What about publication practices? Did that change at all? When you mentioned the people working on different topics changing where you would go from single authors to multi-authors but…?
What I suspect, and maybe I’m just getting crotchety in my old age, is that there is more of a tendency now to publish short small results rather than wait until you have a complete picture. I think astronomy was more leisurely when it was done by the gentlemen of Mount Wilson and Palomar. There weren’t any other telescopes. If they didn’t publish it, it wouldn’t be published because nobody else could get the data. The very first project I did when I went to Lick Observatory was looking at the width of H alpha in late type stars. It turns out the more luminosity the star, the wider the line, and it’s a luminous indicator . I found that result my first summer there. I was very pleased. The first scientific result I ever found and it was quite exciting to me to discover something that nobody ever knew before and prove that you could calibrate it and get rough distances at least.
I remember George Preston saying to me that the only other person in the world who could have data on this was Bob Kraft at Mount Wilson and we should find out if he had any. That was the kind of field it was in those days. We called him up, it was the summer of ‘63, I suppose. We called him up and he said, “Yeah, he had a lot of plates in his drawer and he had been looking at the luminosity, and that was probably true.” It was a very small world. You knew that if anybody else had data that related to this topic, there was one other person because there were only two big telescopes in the world at that point. A very different world. Now I think there’s more competition, more of a sense of beating the next guy, but also a tendency to publish lots of papers with fairly short results. I think some of the funding practices in NASA have contributed to this. It’s my personal opinion. There was a satellite where the maximum grant you could get was $10,000.
This was the ultra-violet explorer satellite?
Um hmm [yes]. Many people were supporting their salaries with that money, but it would take about seven of those grants to support an annual salary, or at least when it was flying, that’s about what it would take with overhead. That would drive you to publish virtually seven separate papers so you had something to show for each one of those grants rather than taking the body of data and reaching some large conclusion.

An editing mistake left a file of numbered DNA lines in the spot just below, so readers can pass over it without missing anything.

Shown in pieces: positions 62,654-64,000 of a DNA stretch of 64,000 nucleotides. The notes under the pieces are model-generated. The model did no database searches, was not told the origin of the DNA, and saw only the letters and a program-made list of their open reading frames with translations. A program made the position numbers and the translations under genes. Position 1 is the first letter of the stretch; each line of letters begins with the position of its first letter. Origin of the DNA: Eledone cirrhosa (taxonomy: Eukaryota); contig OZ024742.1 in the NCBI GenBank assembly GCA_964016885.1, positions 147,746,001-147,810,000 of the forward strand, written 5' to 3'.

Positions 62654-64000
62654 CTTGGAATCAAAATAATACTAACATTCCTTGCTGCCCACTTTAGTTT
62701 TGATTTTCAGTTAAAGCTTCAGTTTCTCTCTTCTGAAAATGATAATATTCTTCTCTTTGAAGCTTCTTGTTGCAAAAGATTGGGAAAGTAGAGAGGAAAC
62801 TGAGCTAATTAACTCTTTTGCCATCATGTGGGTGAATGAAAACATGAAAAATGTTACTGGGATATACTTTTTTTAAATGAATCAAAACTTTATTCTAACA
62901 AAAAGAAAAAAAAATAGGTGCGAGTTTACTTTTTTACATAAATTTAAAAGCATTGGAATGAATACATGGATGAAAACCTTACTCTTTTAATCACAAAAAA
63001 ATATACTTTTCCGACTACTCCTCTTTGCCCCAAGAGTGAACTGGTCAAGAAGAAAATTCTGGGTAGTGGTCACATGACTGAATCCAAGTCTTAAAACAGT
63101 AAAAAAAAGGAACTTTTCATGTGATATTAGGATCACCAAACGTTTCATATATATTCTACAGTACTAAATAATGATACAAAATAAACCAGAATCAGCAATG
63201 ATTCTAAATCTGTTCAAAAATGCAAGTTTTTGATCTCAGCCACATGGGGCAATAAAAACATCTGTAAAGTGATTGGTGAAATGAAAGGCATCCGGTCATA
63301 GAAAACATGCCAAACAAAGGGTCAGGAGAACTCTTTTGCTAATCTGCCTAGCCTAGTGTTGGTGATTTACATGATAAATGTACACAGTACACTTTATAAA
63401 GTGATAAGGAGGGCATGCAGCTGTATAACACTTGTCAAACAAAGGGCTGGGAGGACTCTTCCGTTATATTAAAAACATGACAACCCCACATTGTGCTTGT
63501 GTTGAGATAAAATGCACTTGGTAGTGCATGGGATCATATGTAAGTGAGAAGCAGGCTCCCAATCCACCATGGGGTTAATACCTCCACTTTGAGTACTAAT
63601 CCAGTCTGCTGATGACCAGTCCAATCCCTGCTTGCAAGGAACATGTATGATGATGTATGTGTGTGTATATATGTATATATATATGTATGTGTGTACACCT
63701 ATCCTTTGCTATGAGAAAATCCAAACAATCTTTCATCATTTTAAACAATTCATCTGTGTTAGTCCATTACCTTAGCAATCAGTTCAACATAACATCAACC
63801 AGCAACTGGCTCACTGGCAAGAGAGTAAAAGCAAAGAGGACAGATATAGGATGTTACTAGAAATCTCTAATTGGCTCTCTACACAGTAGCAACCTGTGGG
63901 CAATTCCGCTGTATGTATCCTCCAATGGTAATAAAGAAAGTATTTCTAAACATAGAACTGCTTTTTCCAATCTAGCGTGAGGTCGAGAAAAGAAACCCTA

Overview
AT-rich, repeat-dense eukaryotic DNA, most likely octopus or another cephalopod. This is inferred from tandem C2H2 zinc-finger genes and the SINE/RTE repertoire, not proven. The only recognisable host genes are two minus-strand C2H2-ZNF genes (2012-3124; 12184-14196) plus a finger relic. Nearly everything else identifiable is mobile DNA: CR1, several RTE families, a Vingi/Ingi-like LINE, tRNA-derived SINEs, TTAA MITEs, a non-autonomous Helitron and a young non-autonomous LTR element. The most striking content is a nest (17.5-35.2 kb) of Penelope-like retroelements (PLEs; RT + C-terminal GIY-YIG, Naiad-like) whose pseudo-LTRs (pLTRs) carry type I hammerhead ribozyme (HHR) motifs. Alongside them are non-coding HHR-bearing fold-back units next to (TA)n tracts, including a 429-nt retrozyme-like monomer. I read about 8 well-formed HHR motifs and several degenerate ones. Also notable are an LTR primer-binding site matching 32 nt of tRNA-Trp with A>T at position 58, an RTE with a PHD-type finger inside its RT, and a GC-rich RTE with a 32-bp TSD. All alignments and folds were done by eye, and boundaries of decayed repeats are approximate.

The form in which people publish, I mean, I don’t want to get into the topic of electronic publishing because— But you mentioned smaller articles. Was there more of a trend to publish more monograph type studies at this point in time in the ‘60s and ‘70s versus short articles in ApJ.
They certainly had papers at all ranges of length, including notes. A paper on the spectrum of really strange star would be two pages long. I think that certainly the established figures in the field tended to wait until they had something to say. We once gave tenure after I came here to somebody who had only published a dozen papers. Every single one of those papers was worth reading. Now I think you’re more likely to have somebody have written 40 papers, maybe eight or ten of which are worth reading. I think that the other thing that has changed is that I assume nobody actually reads the journals anymore. That’s not your source of information. When I started out in astronomy, you found out about a paper when it came out in the journals. Now with electronic reprints and all your friends and the networking and all that stuff, you learn about what’s coming out in some other fashion. I think that the journal is the ultimate in printed form that is probably right and has been properly refereed and all of that. The journal still plays an important archival role, but journals no longer your first source of information.
So they almost serve, in a sense, to put the final stamp that was the result obtained, but not necessarily the mechanism to disseminate the information. Well, next time I’d like to talk about your trip to Arizona that’s lasted for quite a while. Before we close, would you have any topics about Hawaii and the period of time leading up to 1984 that I’ve missed.
No, I think we’ve done pretty well. It was a great adventure. To do something like that, to create an organization where there wasn’t one and to create an observatory where there wasn’t one. There are more big telescopes on that site now than anywhere else in the world. To do that from the beginning was a wonderful experience.
How many large telescopes are there now? I mean there’s the two Kecksters, the Gemini, there’s the Japanese telescope. There’s the UKIRT, the CHFT…
CHFT. The 88-inch is still there, but I assume we’ll push that over for something else sooner or later. There is a sub-millimeter interferometric array that Smithsonian is putting in. There’s the JCMT, which I think is 15 meters, the James Clerk Maxwell Telescope for sub-millimeter astronomy. Caltech’s sub-millimeter observatory. Now I remember in 1970, I took a picture of the cinder cone which Keck now stands, and I put underneath it a label that said, “future site of the world’s largest telescope,” or something like that, and I stuck it in my slide file. It was a little more than ten years later that Bob Kraft called up in ‘83 and he said, “Sidney, we’ve decided where to the put the California 10-meter telescope. Can you guess?” I said, “If I can’t, you got the wrong answer.” Of course, it went on that cinder cone. One of the last things I did before I left Hawaii was measure the site between, or have an engineer measure the site between the 88-inch and the CFHT to see if there was room for a large national telescope there.